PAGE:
Home » Home Slider » Yosemite’s Tuolumne Winter Rangers Say, “Think Snow”
Cathedral Peak at sunset, Jan. 18, 2018 (Pilewski blog)

Yosemite’s Tuolumne Winter Rangers Say, “Think Snow”

YOSEMITE — Tuolumne Winter Rangers Laura and Rob Pilewski’s latest blog post from the field:

Tuolumne Meadows Winter Conditions Update for January 24, 2018

New snow [as of Jan. 24): 6 inches
Total settled snow depth: 10 inches (at 8,600 feet)
High temperature: 45°F (January 23)
Low temperature: -5°F (January 21)

Upper Unicorn Creek, Jan. 24, 2018 (Pilewski blog)

Ski Conditions and Weather

This was the first week that actually felt like winter in the Yosemite high country this season. Cold temperatures and a little bit of snow made things look more wintry as well. The snowpack is still shallow at 8,600 feet (10-16 inches), but as one ascends from this elevation the snow becomes progressively deeper. South aspects at most elevations are mostly bare and north aspects continue to hold the whole winter’s worth of snow.

The best opportunity for making turns is on north aspects above 9,500 feet. We found some very good skiing this week while out on our daily patrols. The Unicorn Creek and Rafferty drainages, and the surrounding high country, are skiing quite well. Coverage is good along the Tioga Road between the Warren Fork in Lee Vining Canyon and Tuolumne Meadows. The touring in Dana Meadows and Tuolumne Meadows is also good as there is presently 4 inches of low density snow on top of a hard supportable layer beneath.

Avalanche and Snowpack Conditions

Please refer to the Eastern Sierra Avalanche Center (ESAC) for the avalanche advisory for this part of the Sierra Nevada.

The avalanche hazard in the Tuolumne Meadows area is currently low. The light snow that fell this week did not provide enough of a load to stress underlying weak layers that still exist on northerly aspects above 9,200 feet. With more snow in the forecast and potentially high winds, the potential for wind slabs to develop on lee slopes will exist. Wilderness travelers should be cautious on slopes in alpine terrain where touchy wind slabs may develop over the next couple of days.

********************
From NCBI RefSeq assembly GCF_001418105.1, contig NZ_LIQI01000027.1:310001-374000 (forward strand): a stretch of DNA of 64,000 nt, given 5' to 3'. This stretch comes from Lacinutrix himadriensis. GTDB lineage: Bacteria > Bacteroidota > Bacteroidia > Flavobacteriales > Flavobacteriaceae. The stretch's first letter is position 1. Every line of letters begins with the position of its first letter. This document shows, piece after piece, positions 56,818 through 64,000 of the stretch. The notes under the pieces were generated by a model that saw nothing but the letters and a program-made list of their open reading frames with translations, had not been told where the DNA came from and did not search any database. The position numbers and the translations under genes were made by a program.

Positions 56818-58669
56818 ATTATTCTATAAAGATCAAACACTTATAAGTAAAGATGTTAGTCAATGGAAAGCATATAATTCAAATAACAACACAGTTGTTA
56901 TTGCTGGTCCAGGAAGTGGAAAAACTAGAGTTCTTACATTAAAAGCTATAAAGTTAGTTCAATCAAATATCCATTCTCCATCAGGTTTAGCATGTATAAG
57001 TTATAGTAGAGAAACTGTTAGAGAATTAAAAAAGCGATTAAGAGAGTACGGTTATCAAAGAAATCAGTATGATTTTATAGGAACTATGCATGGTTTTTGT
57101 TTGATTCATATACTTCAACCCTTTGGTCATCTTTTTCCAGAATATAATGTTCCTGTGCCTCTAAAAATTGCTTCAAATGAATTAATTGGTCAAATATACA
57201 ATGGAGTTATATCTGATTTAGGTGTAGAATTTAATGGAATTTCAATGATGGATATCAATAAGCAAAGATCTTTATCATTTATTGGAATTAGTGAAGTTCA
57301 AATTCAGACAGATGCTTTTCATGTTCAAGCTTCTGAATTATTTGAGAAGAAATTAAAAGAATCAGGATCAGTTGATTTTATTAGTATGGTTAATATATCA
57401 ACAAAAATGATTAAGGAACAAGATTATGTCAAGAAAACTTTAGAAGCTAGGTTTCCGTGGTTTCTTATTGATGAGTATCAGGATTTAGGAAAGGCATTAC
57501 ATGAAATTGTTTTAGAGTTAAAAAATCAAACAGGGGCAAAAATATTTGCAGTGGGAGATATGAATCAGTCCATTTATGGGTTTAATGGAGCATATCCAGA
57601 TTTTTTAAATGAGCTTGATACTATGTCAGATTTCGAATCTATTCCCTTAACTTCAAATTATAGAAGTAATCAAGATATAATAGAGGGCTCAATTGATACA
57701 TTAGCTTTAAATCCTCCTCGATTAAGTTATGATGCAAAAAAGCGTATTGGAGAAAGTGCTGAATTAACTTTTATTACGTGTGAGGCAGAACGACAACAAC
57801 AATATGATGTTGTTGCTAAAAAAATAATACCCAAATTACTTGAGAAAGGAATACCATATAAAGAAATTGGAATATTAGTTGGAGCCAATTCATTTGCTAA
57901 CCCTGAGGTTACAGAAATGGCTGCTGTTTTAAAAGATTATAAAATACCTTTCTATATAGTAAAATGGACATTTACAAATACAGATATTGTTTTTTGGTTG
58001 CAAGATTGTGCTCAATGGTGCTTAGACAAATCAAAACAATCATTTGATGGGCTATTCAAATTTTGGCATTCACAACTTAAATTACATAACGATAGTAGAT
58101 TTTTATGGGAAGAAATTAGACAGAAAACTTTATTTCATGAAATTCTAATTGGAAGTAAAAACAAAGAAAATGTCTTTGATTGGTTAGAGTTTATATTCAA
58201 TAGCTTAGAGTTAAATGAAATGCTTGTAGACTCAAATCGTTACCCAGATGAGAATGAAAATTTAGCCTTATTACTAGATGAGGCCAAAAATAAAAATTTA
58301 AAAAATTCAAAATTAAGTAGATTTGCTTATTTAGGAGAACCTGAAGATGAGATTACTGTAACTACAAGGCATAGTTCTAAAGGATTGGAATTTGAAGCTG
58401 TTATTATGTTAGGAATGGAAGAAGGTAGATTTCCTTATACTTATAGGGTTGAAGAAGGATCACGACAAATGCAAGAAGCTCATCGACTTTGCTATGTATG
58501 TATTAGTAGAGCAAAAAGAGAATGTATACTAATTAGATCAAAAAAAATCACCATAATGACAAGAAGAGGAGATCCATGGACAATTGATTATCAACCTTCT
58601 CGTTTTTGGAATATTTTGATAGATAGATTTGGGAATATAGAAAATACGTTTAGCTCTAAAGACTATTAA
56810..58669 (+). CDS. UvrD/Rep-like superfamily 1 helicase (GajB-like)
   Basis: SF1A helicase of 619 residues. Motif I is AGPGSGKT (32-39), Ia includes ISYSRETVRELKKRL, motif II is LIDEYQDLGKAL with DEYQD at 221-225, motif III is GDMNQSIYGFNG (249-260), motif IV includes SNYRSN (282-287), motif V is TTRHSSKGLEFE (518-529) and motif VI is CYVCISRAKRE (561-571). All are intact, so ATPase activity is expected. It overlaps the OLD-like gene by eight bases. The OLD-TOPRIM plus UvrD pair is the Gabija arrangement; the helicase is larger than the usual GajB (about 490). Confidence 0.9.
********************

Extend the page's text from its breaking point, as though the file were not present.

Porcupine tracks in the snow, Jan. 21, 2018 (Pilewski blog)


We continue to see evidence of porcupine each winter we are out here. This season, however, we have been seeing tracks in a couple of higher elevation places we hadn’t before. One place was on the south slope of Altusky-Unicorn Peak. Another location was just north of Johnson Peak. We assume they are hunkering down among the talus during the cold nights and catching some rays of sun on nearby trees during the day as evidenced by their tracks.

The Tuolumne Meadows Ski Hut is open. There is firewood and 8 bunks that are available on a first-come, first-served basis. There is no phone service in Tuolumne Meadows at this time. We can be contacted via email, but we may be delayed in responding if we are on patrol. Contact the wilderness office at 209/372-0740 with any questions or concerns. Come prepared, and please make good decisions while travelling in the wilderness this winter.

Think snow!
Laura and Rob Pilewski – Tuolumne Winter Rangers

Leave a Reply

Sierra News Online

Sierra News Online